The misunderstanding was a small thing, but typical of the gulf Mr. Meyer had to bridge between the worlds of western finance, ruled by government regulations, and Islamic finance, which is subject to Shariah, or Islamic law and guided by scholars like Sheikh Yaquby.
Basic financial instruments and strategies are the same in both the U.S. and the Middle East. A hedge fund is an unregulated investment pool that might use virtually any investment tactic, primarily catering to wealthy investors and institutions with millions to invest. Whether in Istanbul or Manhattan, short sellers are selling borrowed securities, hoping to return them at a lower price and pocket the difference, while options traders are buying and selling contracts giving them the right to buy or sell a given security at a set price for a set period.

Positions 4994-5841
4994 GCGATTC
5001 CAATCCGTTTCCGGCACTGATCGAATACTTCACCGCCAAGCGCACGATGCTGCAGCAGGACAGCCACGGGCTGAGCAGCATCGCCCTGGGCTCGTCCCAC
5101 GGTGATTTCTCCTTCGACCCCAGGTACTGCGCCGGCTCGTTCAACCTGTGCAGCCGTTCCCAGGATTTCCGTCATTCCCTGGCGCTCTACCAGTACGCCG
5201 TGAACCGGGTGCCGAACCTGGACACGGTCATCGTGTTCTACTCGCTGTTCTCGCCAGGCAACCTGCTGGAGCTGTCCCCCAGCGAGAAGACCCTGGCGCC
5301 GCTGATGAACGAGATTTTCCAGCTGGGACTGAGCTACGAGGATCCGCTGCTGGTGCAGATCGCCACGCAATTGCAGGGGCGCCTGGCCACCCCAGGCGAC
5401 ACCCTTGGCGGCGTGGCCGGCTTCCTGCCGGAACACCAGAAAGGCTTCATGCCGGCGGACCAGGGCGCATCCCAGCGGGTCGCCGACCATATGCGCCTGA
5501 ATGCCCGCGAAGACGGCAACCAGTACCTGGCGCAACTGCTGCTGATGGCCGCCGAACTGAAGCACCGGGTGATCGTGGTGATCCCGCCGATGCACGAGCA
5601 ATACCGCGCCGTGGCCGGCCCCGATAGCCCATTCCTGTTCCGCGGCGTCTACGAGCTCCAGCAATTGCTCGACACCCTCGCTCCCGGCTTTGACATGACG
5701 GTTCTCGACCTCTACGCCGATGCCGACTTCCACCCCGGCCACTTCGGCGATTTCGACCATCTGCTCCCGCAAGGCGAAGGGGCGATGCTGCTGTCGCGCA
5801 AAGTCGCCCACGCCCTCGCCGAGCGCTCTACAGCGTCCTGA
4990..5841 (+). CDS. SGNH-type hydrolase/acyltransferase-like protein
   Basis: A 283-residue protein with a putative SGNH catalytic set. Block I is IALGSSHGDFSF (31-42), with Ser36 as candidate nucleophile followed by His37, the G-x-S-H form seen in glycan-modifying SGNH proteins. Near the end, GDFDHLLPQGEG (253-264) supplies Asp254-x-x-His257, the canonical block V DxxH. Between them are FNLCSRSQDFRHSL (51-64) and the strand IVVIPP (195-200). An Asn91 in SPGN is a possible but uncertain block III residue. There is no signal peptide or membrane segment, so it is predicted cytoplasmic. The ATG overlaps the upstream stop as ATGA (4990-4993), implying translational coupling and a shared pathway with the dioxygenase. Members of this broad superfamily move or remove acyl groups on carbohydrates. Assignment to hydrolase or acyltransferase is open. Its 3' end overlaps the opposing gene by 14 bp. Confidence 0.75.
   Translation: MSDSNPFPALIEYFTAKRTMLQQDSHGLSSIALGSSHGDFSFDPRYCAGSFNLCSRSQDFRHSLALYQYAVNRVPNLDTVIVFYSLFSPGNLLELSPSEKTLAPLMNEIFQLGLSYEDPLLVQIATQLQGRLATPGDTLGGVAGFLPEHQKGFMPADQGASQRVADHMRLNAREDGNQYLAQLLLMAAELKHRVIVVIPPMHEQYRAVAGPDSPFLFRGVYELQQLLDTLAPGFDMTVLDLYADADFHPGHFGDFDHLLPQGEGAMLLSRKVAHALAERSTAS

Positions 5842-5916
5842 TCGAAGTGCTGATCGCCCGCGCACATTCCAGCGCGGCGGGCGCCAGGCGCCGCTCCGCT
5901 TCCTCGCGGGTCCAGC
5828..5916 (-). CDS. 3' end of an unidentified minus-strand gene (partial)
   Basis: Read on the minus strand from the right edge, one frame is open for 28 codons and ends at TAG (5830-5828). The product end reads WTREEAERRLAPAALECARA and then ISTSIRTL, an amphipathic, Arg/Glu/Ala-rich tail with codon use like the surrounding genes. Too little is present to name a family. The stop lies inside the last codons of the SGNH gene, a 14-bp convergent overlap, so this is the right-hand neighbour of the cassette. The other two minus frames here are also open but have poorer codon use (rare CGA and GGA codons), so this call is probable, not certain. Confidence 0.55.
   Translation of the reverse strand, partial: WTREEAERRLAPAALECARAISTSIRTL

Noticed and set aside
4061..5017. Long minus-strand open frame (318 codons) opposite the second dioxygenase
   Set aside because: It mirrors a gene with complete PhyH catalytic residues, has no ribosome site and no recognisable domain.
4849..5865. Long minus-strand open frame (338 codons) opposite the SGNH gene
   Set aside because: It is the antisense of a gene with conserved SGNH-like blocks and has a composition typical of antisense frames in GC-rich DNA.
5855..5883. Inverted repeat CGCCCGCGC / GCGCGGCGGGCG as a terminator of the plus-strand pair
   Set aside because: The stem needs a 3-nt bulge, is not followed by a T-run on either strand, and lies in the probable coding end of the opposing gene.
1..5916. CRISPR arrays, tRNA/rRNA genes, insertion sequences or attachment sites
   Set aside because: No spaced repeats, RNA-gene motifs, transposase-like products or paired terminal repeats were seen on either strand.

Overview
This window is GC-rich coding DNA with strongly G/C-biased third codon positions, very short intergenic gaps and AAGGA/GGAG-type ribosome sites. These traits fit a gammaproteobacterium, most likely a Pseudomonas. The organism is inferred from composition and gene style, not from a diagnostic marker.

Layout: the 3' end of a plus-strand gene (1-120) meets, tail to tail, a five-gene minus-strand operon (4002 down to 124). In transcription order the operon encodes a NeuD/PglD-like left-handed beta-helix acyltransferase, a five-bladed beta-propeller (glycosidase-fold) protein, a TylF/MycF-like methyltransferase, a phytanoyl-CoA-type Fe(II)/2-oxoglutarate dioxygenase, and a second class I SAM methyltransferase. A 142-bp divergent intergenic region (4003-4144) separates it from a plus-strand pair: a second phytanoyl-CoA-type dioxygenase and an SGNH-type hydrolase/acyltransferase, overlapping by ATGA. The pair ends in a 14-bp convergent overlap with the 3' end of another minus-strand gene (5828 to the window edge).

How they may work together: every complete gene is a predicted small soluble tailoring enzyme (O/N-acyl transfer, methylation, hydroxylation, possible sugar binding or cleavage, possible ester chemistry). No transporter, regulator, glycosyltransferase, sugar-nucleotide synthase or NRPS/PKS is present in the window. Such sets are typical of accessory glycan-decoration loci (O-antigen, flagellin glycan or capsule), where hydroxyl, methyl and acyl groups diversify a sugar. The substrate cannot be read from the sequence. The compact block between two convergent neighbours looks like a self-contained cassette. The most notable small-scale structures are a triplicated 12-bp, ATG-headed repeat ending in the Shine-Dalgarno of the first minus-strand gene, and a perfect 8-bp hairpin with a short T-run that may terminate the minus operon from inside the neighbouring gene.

But when it comes to using these instruments or strategies, the differences between cultures are put into stark relief. In the U.S., investors pursue whatever strategy they think will make them money, While investing is by no means foreign to Muslims – Saudi Prince Alwaleed bin Talal is the largest single foreign investor in the U.S. – many Islamic investors have long considered tactics such as shorting and options as immoral.